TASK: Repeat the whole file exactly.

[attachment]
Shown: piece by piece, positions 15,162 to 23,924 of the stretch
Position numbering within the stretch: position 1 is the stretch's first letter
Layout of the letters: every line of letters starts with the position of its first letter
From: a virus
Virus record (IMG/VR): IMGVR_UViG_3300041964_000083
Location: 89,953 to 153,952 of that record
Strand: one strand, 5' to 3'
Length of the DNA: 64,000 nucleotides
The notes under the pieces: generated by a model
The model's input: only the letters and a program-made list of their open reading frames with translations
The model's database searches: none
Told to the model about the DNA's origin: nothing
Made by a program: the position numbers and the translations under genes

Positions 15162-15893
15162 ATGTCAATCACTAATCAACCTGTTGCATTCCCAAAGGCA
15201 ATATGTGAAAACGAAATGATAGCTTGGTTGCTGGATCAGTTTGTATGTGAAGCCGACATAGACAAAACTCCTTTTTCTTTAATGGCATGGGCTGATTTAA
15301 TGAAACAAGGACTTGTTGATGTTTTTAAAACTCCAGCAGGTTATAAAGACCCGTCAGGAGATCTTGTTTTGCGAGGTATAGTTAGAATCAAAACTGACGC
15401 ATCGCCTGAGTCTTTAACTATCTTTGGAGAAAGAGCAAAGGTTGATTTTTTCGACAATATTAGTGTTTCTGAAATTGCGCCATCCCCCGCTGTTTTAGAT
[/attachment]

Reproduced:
Shown: piece by piece, positions 15,162 to 23,924 of the stretch
Position numbering within the stretch: position 1 is the stretch's first letter
Layout of the letters: every line of letters starts with the position of its first letter
From: a virus
Virus record (IMG/VR): IMGVR_UViG_3300041964_000083
Location: 89,953 to 153,952 of that record
Strand: one strand, 5' to 3'
Length of the DNA: 64,000 nucleotides
The notes under the pieces: generated by a model
The model's input: only the letters and a program-made list of their open reading frames with translations
The model's database searches: none
Told to the model about the DNA's origin: nothing
Made by a program: the position numbers and the translations under genes

Positions 15162-15893
15162 ATGTCAATCACTAATCAACCTGTTGCATTCCCAAAGGCA
15201 ATATGTGAAAACGAAATGATAGCTTGGTTGCTGGATCAGTTTGTATGTGAAGCCGACATAGACAAAACTCCTTTTTCTTTAATGGCATGGGCTGATTTAA
15301 TGAAACAAGGACTTGTTGATGTTTTTAAAACTCCAGCAGGTTATAAAGACCCGTCAGGAGATCTTGTTTTGCGAGGTATAGTTAGAATCAAAACTGACGC
15401 ATCGCCTGAGTCTTTAACTATCTTTGGAGAAAGAGCAAAGGTTGATTTTTTCGACAATATTAGTGTTTCTGAAATTGCGCCATCCCCCGCTGTTTTAGAT